Talking with hundreds of mystical teachings in building programs allows a church building consultant to develop a unique view; to realize the wisdom in Ecclesiastes when the author says, “there is nothing new under the sun.” While each church’s challenges may seem unique to them, the reality is most churches face variations of the same challenges; and many make the same general mistakes simply because they don’t know any better.
Church building projects cost hundreds of thousands or millions of dollars. Mistakes can have serious financial consequences. Mistakes in a building program can be very costly, not only in terms of money, but also with respect to functionality of the finished facility, loss of confidence in leadership, and unity in the body of Christ.
A large portion of mistakes made by churches can be summarized into a single category – failure to properly plan. The church often creates a vision committee or long-range planning committee and tasks it to present a plan to the congregation. Regretfully, even the best intentioned of committees generally do not have the experience to plan and execute a building program in a manner that best meets the needs and budget of the church. Nothing against our volunteers on the committees, it’s unfair to expect these people to have the unique skill and know how that can only come by experience.
The Three Most Common Church Building Mistakes
Mistake #1 – Failure to Count the Cost
Before the church decides what it wants or needs, it must first determine what it can afford. A building program has two very real physical limitations imposed upon the program: the amount of land and the amount of money a church has available. By far, the most common mistake in building programs is a church going into the design of a building without objectively understanding its needs and without having a firm budget.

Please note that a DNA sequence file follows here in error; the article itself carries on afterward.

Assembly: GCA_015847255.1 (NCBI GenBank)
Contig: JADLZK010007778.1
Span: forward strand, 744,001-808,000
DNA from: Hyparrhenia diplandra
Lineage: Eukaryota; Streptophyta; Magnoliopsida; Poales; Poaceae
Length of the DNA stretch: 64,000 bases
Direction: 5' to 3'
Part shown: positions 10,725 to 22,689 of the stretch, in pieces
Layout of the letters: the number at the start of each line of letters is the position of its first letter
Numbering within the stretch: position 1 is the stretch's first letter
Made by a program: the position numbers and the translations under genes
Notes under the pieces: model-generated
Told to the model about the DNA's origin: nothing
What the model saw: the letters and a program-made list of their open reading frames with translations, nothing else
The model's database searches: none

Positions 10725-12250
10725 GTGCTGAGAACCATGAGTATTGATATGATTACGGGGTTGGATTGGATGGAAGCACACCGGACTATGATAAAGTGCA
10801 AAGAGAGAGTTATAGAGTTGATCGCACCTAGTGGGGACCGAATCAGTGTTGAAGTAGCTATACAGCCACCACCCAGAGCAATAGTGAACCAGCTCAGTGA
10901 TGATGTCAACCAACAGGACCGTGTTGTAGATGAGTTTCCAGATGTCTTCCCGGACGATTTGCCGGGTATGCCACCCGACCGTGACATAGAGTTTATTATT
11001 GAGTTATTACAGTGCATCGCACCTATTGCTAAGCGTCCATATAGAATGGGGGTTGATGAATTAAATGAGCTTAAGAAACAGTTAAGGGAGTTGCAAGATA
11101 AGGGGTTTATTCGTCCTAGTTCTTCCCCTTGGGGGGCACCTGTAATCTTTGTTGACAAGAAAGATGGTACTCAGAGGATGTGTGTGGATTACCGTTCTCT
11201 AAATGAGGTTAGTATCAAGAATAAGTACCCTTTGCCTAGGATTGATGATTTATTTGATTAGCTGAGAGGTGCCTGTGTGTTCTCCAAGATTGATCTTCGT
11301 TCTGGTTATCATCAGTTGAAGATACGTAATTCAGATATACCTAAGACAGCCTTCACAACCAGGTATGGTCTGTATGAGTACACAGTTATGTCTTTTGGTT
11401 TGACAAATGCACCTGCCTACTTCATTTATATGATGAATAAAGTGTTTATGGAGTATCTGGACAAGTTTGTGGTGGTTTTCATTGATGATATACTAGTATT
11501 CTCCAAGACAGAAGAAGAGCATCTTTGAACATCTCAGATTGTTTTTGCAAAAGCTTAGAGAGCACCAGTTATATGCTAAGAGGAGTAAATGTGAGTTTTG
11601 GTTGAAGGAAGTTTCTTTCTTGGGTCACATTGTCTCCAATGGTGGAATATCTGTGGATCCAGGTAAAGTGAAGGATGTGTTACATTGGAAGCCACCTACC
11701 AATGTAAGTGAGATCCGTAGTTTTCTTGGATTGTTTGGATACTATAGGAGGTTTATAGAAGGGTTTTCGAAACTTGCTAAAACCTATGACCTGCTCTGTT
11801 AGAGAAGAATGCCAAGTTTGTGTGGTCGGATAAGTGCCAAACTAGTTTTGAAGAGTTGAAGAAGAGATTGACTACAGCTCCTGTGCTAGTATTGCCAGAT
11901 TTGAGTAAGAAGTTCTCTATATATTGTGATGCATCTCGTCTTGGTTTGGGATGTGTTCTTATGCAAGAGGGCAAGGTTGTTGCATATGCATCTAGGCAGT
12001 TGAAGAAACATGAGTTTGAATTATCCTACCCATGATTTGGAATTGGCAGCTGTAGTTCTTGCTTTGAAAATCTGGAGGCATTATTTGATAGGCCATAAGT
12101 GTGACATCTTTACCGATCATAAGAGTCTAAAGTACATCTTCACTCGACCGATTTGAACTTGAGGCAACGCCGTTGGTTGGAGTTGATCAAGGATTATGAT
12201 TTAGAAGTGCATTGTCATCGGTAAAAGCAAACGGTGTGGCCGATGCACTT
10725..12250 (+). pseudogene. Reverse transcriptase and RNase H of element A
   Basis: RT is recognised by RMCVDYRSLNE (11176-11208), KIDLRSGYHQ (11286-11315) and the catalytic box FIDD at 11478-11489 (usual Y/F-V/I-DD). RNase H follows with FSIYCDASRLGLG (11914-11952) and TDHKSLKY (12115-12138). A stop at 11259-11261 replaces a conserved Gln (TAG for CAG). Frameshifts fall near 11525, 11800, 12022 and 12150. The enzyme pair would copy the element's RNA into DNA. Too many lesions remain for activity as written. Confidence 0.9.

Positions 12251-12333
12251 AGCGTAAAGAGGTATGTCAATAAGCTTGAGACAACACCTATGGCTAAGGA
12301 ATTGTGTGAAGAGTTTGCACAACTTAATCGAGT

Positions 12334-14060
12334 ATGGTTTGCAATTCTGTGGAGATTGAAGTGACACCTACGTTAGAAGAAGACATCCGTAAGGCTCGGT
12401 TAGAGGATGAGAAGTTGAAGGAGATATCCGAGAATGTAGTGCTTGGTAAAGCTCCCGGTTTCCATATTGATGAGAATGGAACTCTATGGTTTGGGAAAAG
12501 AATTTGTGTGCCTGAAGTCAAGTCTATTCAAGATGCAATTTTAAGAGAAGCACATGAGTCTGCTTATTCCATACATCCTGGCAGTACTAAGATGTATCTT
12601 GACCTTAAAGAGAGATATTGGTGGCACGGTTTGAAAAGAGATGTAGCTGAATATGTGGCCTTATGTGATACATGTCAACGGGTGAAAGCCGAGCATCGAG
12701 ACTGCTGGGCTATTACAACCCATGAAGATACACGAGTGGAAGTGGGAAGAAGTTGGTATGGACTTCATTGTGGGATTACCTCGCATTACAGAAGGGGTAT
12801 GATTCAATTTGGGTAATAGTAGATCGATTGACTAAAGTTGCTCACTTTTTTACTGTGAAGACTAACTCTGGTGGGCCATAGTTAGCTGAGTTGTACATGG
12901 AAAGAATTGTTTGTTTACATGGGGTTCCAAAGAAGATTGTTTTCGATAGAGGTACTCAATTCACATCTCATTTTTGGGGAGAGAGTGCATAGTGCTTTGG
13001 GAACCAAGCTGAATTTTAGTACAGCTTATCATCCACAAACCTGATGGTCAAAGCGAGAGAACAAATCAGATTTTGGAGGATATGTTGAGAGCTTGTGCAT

Before you start planning, you need to know what you can afford and how you will pay for it. The number of churches that end up with a set of million dollar plans with no concept of what the monthly payment would be or how they could pay for it would surprise you. In my experience, at least 4 out of 5 churches begin with plans from an architect that substantially exceed their financial ability. This is not only a waste of time, effort and money, but can erode the confidence and enthusiasm of the congregation in the building program. This is a serious and pervasive problem with churches in building programs today.
Mistake #2 – Failure to Get Outside Help
If the church does not have substantial experience at building, where should it turn? Whether to a denominational resource or independent consultant, the church often needs to look outside the walls of the church for wise counsel.
Through wisdom is a house built; and by understanding it is established…For by wise counsel thou shall make thy war: and in multitude of counselors there is safety. Proverbs 24:3,6
Once you go through a building program, you will have a better appreciation for the “war” reference in the preceding Proverb. Solomon, the wisest man who ever lived, realized wisdom alone was no replacement for experience, when he purposed to build the Temple, one of the first things he requested from the King of Tyre was for a man cunning or skillful (depending on translation) to do the work.
Skill birthed out of experience is a precious commodity. If you are as wise as Solomon, you too should seek experienced help. An outside consultant can provide a proven process and can help you objectively determine the best solution for your building program.
Mistake #3 – Contracting Issues
When considering a building program, many churches make it one of their first priorities to engage the services of an architect, design/build firm or contractor. As you will read in subsequent chapters, this may not be the best course, as the church most often has significant homework to do before they take this step. When the church does contract for these services, all too often the scope of the contract is too broad, too vague or includes items the church really did not need. Said another way, the church may be committing themselves for more than they need because they don’t yet know what they need to build, what they can afford, what services they really need, and how to effectively negotiate the fees for those services. The end result is the church may find itself in a contractual agreement it needs to change or cancel. Both of which are situations that can be expensive. Proper contracting will reduce the long-term liability of the church, insure it only commits for what it needs, and help reduce cost and risk.